Eh.... I'm not sure I agree with that assessment. I see this as more two separate situations.
The tarnishing of the Mercedes brand had more to do with long-term quality issues. Some would say this had to do with cost-cutting measures and trying to increase sales volume by Mercedes... and this happened LONG before the "merger" was even discussed. Ironically, Mercedes quality has been slowly improving (some places more than others) *since* the merger. But I don't think that was caused any more by the merger than the tarnishing.
As for the part sharing impact in all of this, I know I was very nervous about this when I was awaiting my W208 (CLK) back in 1997. I very nearly cancelled my order upon the annoucement of the agreement to "merge." I didn't, however, and haven't regretted not doing it for one moment. My biggest concerns were over the first two examples of the platform sharing: Crossfire and Pacifica (though I think the 300M is now another big example).
What I have found most striking about these cars is that I can look at them, even sit, ride, and drive in them, and *know* that this or that part is exactly what came from a Mercedes supplier or manufacturing line... but they are decidedly not the same car nor provide the same performance in any respect.
A good friend of mine has owned an R170, a Crossfire (coupe) and now a 300M. Loved her R170 but loathed the Crossfire so much that she chose to drive an old 70's Ford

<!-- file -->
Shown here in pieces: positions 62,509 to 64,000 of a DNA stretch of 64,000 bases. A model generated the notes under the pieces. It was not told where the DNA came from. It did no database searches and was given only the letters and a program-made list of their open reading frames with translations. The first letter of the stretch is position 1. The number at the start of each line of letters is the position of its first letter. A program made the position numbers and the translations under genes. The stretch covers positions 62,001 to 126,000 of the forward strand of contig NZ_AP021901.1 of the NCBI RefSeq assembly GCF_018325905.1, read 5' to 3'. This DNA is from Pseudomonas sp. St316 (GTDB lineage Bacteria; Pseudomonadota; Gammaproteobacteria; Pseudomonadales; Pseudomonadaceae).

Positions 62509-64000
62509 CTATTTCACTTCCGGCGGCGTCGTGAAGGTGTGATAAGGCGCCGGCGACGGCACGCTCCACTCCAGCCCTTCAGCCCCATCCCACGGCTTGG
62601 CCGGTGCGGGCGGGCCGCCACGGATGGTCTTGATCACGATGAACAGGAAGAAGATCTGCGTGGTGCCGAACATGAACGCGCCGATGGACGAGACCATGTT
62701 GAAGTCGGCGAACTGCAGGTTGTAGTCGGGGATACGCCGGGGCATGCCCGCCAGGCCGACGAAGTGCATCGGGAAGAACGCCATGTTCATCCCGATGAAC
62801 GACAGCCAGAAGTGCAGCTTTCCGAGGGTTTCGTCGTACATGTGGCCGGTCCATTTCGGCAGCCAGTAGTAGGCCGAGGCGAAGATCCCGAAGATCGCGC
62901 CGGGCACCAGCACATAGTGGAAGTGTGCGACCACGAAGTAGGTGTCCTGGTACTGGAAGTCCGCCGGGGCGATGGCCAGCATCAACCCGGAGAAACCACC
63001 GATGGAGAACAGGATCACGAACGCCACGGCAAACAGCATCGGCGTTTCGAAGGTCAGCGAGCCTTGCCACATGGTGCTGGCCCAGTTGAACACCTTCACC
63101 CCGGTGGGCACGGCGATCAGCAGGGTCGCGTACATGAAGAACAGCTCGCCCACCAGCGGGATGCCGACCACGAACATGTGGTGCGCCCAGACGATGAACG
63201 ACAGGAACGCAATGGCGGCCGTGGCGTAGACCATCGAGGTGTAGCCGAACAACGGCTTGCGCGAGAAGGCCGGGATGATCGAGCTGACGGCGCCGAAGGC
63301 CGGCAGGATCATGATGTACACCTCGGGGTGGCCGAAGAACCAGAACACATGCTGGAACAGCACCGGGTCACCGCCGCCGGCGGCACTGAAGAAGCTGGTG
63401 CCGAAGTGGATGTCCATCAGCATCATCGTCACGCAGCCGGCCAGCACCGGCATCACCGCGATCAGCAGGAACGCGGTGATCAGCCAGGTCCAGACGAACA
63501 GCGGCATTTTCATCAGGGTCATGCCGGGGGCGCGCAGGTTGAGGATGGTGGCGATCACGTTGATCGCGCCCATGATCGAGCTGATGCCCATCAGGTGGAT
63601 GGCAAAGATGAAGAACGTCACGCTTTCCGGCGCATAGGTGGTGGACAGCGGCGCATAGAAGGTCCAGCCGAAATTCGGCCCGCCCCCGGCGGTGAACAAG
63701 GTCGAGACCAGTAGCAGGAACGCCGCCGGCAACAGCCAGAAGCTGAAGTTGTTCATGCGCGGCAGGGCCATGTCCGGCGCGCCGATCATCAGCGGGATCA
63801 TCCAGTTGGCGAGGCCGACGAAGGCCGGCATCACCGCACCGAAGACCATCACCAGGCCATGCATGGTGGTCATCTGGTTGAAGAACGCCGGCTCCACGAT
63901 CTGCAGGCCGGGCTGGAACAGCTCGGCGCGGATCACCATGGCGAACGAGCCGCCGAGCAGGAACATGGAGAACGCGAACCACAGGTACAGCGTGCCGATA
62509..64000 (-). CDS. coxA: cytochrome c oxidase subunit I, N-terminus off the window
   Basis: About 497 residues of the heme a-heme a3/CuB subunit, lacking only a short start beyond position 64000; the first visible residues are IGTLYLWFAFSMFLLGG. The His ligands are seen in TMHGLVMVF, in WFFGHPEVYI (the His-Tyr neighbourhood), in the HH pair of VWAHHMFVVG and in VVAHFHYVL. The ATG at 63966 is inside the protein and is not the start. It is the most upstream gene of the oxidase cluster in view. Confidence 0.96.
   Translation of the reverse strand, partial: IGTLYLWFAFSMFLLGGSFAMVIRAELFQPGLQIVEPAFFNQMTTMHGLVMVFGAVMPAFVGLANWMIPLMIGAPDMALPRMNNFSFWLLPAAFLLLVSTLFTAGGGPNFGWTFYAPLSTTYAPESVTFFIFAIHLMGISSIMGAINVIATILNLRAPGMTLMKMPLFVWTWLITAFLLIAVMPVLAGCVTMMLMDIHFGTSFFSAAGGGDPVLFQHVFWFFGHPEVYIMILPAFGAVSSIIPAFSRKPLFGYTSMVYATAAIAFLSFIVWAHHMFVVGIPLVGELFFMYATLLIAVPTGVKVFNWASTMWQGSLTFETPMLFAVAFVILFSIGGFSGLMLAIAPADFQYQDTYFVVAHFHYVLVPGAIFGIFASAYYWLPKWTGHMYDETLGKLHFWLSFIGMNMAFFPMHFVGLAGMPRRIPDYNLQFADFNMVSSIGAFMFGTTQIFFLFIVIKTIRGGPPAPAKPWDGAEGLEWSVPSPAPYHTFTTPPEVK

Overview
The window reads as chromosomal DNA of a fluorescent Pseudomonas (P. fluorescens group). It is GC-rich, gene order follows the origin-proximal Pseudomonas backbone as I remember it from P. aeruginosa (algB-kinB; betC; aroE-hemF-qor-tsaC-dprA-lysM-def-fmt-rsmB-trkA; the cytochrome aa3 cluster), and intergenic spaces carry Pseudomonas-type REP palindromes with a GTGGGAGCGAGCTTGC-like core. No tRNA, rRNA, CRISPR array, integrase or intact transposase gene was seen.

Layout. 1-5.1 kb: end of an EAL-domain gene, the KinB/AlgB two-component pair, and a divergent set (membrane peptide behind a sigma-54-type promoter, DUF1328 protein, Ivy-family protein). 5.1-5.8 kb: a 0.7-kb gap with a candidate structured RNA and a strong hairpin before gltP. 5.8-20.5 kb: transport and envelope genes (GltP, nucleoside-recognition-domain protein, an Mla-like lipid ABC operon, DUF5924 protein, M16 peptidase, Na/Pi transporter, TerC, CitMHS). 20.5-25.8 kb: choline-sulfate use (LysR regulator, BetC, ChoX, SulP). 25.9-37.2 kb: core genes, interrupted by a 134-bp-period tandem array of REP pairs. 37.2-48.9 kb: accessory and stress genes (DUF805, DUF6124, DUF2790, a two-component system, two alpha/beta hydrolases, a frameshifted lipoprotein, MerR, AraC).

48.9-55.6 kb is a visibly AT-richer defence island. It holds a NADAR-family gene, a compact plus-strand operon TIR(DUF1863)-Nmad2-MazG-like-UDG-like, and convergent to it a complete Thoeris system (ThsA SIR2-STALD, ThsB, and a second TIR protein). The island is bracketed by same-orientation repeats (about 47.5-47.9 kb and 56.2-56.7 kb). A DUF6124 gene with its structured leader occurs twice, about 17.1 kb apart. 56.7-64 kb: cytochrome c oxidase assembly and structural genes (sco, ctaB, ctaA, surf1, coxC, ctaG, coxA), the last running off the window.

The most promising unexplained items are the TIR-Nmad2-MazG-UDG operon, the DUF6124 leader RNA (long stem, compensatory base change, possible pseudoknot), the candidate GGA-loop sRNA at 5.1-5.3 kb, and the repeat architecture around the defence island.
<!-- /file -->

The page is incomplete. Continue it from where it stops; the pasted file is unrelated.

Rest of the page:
on long drives to Reno instead of suffering the Crossfire. And while she's very cognizant that the 300M uses the old E-class drivetrain, she actually describes driving it like driving a boat. And I can't think of anyone who ever described driving an E like driving boat.
I'm usually one to hold a very deconstructionist view, but this is one situation -- based on feedback I've heard from actual owners -- where the sum of the parts is not the same. Perhaps you could argue this from a quality standpoint, but most decidedly not from the overall perception and satisfaction of the cars as a whole.
I'm not privvy to any insider knowledge. But nowadays I tend to think the Chrysler deal -- much as I loathe the way they changed the DBAG name -- has been an overall good experience. People joked with me about having a five pointed star on the hood when the deal was announced, but I don't think there has been real brand impact. Meanwhile, I perceive MB quality has improved (on it's own) and Chrysler as a brand has been doing remarkably better than it was at the time it was acquired. I'm not really sure anyone has ultimately lost in this deal.
I kind of chuckled, actually, when I saw BMW advertising trying to capitalize on this... "we're pure and stand alone" (the basic gist). I found myself thinking "gosh, that's sad... maybe your design wouldn't have suffered from Bangle and iDrive so much if you weren't quite so 'pure'"